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<title>jUDDI User's Guide</title>
<anchor id="requirements"/>
<section name="Requirements">
<p>jUDDI is a pure Java web application and as such can be deployed to
any application server or servlet engine that supports version 2.1 or
later of the servlet API. If you need an application server, we
recommend <link href="">Jakarta
Tomcat</link>. Note also that jUDDI requires Java 1.3 or later. As
with any Java web application, deployment to your application server
or servlet engine will vary on a product-by-product basis.
<p>Instructions for deploying jUDDI to several application servers have
been donated and are available in the <link href="">HOW-TO</link>
section of the jUDDI wiki.
<p>jUDDI also requires an external datastore in which to persist the
registry data it manages. Typically this is a relational database
management system such as MySQL, Oracle or DB2. Support for several
open source and commercial database products are included. See the
section below titled <link href="#datastore">Persistence</link> for
more information.
<anchor id="config"/>
<section name="Configuration">
<p>To properly configure and deploy jUDDI it will be helpful to understand
a bit about it's architecture. jUDDI consist of a core request processor
that unmarshalls incoming UDDI requests, invoking the appropriate UDDI
function and marshalling UDDI responses (marshalling and unmarshalling
is the process of converting XML data to/from Java objects).
<p>To invoke a UDDI function jUDDI employs the services of three
configurable sub-components or modules that handle persistence (the
DataStore), authentication (the Authenticator) and the generation of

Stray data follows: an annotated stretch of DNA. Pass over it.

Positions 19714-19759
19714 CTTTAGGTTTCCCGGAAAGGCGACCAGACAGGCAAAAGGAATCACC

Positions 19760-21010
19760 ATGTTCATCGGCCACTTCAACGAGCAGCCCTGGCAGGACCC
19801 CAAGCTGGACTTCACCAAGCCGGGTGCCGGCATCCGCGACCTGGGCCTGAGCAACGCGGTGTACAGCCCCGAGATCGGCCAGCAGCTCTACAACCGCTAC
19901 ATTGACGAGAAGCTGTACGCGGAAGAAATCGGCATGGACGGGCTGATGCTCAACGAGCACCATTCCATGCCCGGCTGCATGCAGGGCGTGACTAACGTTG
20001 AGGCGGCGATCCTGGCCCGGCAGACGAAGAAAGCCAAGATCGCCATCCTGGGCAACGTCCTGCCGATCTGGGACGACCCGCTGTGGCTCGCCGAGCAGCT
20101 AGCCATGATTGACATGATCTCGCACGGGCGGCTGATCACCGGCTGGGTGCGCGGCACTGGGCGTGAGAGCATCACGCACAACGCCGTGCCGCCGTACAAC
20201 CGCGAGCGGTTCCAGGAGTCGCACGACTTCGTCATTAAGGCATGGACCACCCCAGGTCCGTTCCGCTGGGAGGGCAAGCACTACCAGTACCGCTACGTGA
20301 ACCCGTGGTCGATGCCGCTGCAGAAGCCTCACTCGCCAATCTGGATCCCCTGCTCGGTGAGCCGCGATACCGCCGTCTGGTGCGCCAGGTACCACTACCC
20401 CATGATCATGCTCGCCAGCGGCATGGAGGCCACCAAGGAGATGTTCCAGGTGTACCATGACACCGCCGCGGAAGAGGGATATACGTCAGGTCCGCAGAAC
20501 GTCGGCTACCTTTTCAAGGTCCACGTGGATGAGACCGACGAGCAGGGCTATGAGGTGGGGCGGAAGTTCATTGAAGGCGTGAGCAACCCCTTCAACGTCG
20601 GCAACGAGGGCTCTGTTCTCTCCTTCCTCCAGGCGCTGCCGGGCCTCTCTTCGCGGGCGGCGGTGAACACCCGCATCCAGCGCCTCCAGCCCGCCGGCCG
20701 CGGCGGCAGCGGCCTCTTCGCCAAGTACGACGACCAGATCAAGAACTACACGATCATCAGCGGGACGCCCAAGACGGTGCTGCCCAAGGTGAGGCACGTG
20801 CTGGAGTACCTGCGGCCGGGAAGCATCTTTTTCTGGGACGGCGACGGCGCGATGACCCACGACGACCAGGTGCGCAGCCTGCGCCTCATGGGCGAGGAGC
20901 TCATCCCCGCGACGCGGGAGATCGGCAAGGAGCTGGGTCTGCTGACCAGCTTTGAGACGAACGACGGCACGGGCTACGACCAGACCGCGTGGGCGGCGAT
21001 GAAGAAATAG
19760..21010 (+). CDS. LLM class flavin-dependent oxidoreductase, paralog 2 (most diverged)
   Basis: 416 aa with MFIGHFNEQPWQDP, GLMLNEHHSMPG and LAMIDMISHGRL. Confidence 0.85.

UUID's (the UUIDGen). jUDDI is bundled and pre-configured to use
default implementations of each of these modules to help your registry
up and running quickly. These sub-components and a description of
the default implementations are described below.
<p>Several public Java interfaces for creating your own DataStore,
Authenticator and UUIDGen module implementations are available. Please
see the <link href="#moddev">module development</link> section of this
guide for more information regarding jUDDI module development.
<anchor id="datastore"/>
<section name="Persistence (jUDDI DataStore)">
<p>jUDDI needs a place to store it's registry data so it should come as
no surprise that jUDDI is pre-configured to use JDBC and any one of
several different DBMSs to do this.
<p>The process of setting this up is straight forward. Start by creating
a new jUDDI database using the instructions for your preferred DBMS
which you will find in the 'sql' directory of your jUDDI distribution.
At the time of this writing instructions for the following products
were available:
<li>HSQLdb (HypersonicSQL)</li>
<li>JDataStore (Borland)</li>
<p>If support for your DBMS is not listed you might try posting a message
to the juddi-user list to see if someone has already developed support
for it. You can also try to create the scripts yourself by using the
instructions for a supported DBMS as a guide. Please consider
contributing your work back to the project so the next person won't
have the same issue.
<p>To complete the DataStore set up you'll need to configure a JNDI
Datasource with a name of <b>'jdbc/juddiDB'</b> in the application
server or servlet engine that you're deploying to. Datasource setup
varies on an product-by-product basis so review documentation for
your application server. If you're deploying to Jakarta Tomcat, take a